A responsible dog owner’s first consideration every spring usually turns to flea control. Fleas can pose a significant risk to your pet’s health, and there are a number of different types of flea control. In the past, my short-haired hounds have brought in fleas, making themselves and the humans miserable, and even infesting the carpet. The fleas are disgusting and itchy, but can also spread nasty diseases and their bites can get infected.
Effective flea control is different for every dog. When choosing flea control for your dog, you should consider your dog’s age, health, and environment. If you want to understand how to prevent your dog from getting fleas and other dangerous pests, then you should consider the following questions:
Which pests do you need to control?
The first question you need to ask yourself is, which canine pests do you want to kill? There are flea control products that primarily kill fleas, but other products that also destroy ticks and mosquitoes. You may want to kill fleas and flea eggs rather than just adults. Your dog’s needs will depend on the pests it’s exposed to, and when any prior exposure took place. If you’re unsure of your needs, then discuss the specifics with your vet and answer the questions as thoroughly as possible.
What are the types of treatment methods?
As you consider your options for flea control, you will have two main methods of treatment: topical and oral. Oral treatments are very convenient to administer, it’s just a flea control pill that’s easy to swallow if your dog doesn’t fight it. Topical flea medications like sprays or dips could be unsafe for some dogs or households. If your dog is prone to licking itself, then most topical treatments will be unsafe. Topical treatments can also be hazardous to young children, who may want to pet the dog.
When are flea control products taken?
Some treatment methods are administered more frequently than others. If you are a busy mom or a working professional, you will probably want to choose a more convenient method. Medication which is given once a year or every six months may be a better choice for busy pet owners. Discuss the different treatment schedules with your veterinarian to decide which will work best for you.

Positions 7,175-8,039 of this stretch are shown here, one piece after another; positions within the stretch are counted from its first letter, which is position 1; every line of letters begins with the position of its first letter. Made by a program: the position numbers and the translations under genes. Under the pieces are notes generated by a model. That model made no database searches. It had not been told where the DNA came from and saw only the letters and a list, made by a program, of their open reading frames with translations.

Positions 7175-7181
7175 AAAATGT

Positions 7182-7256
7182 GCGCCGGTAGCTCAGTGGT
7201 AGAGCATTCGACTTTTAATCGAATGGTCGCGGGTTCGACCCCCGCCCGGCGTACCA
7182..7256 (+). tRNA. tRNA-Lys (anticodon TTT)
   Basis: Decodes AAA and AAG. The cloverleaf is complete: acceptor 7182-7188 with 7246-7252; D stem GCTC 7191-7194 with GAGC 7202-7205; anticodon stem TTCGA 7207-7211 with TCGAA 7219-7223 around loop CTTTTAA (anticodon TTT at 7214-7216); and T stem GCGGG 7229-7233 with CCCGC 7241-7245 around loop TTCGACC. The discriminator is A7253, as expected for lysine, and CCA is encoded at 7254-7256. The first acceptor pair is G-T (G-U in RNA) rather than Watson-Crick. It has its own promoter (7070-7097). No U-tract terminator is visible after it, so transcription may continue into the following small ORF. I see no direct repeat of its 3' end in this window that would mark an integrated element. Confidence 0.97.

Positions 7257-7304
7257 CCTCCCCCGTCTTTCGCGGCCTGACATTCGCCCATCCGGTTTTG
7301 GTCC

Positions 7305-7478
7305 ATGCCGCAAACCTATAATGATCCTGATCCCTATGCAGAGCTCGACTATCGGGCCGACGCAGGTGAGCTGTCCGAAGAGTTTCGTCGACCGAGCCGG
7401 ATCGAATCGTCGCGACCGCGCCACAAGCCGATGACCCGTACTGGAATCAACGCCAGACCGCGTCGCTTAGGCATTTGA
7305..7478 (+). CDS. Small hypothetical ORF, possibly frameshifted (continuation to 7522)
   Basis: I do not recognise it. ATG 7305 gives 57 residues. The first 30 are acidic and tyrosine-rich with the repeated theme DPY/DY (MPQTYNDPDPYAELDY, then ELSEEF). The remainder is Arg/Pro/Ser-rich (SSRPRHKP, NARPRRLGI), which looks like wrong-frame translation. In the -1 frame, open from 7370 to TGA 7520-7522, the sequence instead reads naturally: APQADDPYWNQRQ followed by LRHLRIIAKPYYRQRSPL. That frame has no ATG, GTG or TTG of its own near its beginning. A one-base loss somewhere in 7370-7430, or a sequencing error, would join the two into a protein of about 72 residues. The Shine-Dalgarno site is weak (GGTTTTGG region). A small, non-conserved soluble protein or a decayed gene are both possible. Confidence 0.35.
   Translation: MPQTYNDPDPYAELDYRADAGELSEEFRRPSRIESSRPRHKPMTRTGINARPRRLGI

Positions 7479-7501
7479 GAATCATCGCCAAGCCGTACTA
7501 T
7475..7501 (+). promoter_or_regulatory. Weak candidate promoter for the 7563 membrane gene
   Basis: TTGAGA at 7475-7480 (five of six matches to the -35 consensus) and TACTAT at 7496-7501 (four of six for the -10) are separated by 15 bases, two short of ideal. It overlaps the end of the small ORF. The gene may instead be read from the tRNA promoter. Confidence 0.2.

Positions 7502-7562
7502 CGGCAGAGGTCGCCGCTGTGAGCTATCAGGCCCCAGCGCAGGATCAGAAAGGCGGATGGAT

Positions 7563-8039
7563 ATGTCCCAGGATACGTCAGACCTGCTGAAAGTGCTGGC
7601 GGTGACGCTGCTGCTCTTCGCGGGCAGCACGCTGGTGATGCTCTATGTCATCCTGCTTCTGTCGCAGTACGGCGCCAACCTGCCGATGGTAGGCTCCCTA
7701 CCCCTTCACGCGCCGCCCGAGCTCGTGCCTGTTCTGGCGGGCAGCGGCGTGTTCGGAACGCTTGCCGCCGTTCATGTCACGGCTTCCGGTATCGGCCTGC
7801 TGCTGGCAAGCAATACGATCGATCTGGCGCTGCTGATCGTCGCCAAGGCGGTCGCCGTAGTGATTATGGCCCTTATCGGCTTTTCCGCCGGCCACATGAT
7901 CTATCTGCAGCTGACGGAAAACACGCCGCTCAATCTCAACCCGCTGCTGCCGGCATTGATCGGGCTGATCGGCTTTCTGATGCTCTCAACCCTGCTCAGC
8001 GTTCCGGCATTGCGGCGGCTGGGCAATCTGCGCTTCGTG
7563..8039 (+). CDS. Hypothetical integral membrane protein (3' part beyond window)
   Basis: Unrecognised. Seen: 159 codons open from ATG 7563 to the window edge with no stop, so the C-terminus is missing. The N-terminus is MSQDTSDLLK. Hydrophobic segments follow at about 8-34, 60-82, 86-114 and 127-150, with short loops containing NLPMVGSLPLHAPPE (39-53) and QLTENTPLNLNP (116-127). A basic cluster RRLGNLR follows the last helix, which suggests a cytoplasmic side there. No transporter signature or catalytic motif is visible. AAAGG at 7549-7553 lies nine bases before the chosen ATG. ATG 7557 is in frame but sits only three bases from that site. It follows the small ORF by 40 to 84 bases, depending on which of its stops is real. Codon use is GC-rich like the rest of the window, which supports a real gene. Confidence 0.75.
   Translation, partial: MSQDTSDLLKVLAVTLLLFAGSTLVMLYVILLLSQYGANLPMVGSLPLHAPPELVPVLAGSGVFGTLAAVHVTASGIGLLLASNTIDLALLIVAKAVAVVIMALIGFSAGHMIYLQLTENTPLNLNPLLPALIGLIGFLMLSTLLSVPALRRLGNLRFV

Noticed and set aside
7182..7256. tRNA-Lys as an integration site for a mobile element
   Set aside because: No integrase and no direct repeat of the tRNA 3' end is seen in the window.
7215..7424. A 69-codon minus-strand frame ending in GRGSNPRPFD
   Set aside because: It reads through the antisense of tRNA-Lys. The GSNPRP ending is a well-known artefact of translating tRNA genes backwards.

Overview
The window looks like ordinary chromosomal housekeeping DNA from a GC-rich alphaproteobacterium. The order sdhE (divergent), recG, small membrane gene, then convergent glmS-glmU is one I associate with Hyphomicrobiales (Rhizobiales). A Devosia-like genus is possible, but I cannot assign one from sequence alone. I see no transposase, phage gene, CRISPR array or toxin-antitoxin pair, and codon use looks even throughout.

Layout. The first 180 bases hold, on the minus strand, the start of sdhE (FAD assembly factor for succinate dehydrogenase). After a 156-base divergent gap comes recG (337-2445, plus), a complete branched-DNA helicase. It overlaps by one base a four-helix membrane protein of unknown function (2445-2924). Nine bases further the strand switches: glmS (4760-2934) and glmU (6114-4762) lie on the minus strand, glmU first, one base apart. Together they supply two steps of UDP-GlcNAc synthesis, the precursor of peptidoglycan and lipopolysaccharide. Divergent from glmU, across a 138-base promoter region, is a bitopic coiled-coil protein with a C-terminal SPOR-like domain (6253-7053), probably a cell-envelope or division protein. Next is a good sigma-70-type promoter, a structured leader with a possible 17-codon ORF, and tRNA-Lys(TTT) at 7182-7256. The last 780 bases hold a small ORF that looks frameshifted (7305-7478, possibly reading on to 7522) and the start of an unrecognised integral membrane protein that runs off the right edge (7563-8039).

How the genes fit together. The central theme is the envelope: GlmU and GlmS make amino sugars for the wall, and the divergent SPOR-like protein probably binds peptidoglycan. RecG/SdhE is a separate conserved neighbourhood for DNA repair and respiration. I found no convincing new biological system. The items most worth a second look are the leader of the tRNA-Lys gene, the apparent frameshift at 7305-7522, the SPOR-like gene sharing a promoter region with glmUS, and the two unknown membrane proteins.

Is the flea control treatment tailored to a particular animal?
Not every flea control treatment is right for every dog. Be careful to choose a treatment that is suited to your dog’s lifestyle, age, or condition. For instance, certain products should not be used if your dog is pregnant or nursing. If your dog has a weight problem or is older, some products could be hazardous. Some products can’t be used if your dog has not been treated for heartworms.
Be aware of the lifestyle restrictions of topical treatments. Topical treatments are not water resistant, so if your dog swims frequently then you should choose a different option. The safest flea control treatments are products which are meant for both dogs and cats. These multi-species products are less likely to include toxic ingredients, but they may also be less effective under challenging conditions.
What are the active ingredients?
The last thing you need to remember when learning how to compare flea control products for dogs is to look at the active ingredients. These ingredients may have certain levels of toxicity that could be dangerous to small or young animals. Certain active ingredients may cause harm to animals with sensitive skin. You may want to research the purpose of active ingredients so that you can evaluate the truthfulness of manufacturer’ claims.
Remember that what you’re looking for is a good balance between safety and efficacy — the product must poison fleas, but not poison your dog. Fleas are not only dangerous for your pet, they are also dangerous for you and your family. Always discuss your final choices with your veterinarian before administering the treatment, especially if your dog is a high health risk for any reason.